House of Leaves – Mark Z. Danielewski

Have you ever known terror? You are about to find it, and in the most unexpected place.

Upon searching through the apartment of the recently deceased Zampanò, Jonny Truant discovers a series of notes and ramblings that all refer to a film known only as The Navidson Record. It documents a family’s move into a house on Ash Tree Lane “where they discover something is terribly wrong: their house is bigger on the inside than it is on the outside” (Goodreads).

Doesn’t sound particularly terrifying? Wrong, House of Leaves is unsettling in every conceivable way – the narrative is gripping, the footnotes eerie, and ‘nothingness’ takes on a whole new meaning. Allow me to elaborate – suspense within the horror genre generally comes from allowing our imagination to run wild, the “enemy” lies in the shadows just out of sight, but ultimately by the end it becomes tangible. In other words, you can put your finger on what exactly the “monster” is, what it looks like, and what its purpose is so to speak. Then you can simply forget it, it no longer has the power to terrify. Danielweski does not do this. Instead Danielewski plays with “absence” and sensory deprivation – what is scarier, always thinking there is something behind the door but finding nothing, or something actually being behind the door just once? In essence the book presents the most terrifying game of hide and seek – think a post-modern Minotaur.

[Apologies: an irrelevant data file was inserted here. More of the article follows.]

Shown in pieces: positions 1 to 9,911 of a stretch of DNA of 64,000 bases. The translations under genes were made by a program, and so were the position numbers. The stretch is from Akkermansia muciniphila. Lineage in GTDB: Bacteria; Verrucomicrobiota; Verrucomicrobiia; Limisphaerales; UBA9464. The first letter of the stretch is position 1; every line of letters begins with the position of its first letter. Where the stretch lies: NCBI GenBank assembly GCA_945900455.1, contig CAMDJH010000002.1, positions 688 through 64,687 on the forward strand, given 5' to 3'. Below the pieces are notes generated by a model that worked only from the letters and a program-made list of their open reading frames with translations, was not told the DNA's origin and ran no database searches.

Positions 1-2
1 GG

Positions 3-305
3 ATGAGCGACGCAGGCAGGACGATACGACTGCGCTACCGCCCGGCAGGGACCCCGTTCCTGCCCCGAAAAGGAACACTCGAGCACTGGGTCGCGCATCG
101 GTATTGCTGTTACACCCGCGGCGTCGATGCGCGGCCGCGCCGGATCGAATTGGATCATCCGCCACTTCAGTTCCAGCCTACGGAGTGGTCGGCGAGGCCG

Now, this book review would not be complete without mentioning how House of Leaves is written, and by this I don’t mean well or badly. To say that it is stylistically unusual would be an understatement, it’s post-modernist dream in which there are pages left blank, some contain just a couple of words, others are printed backwards or upside down – do not let this put you off, it is one of the most rewarding reads you will ever come across!

I will end by simply saying that Danielewski’s debut novel is a fascinating psychological horror, but the phrase “you don’t know what goes on behind closed doors” will almost definitely take on a whole new meaning.

NB: Here is the musical accompaniment to the book that was written by Danielewski’s sister, Poe.


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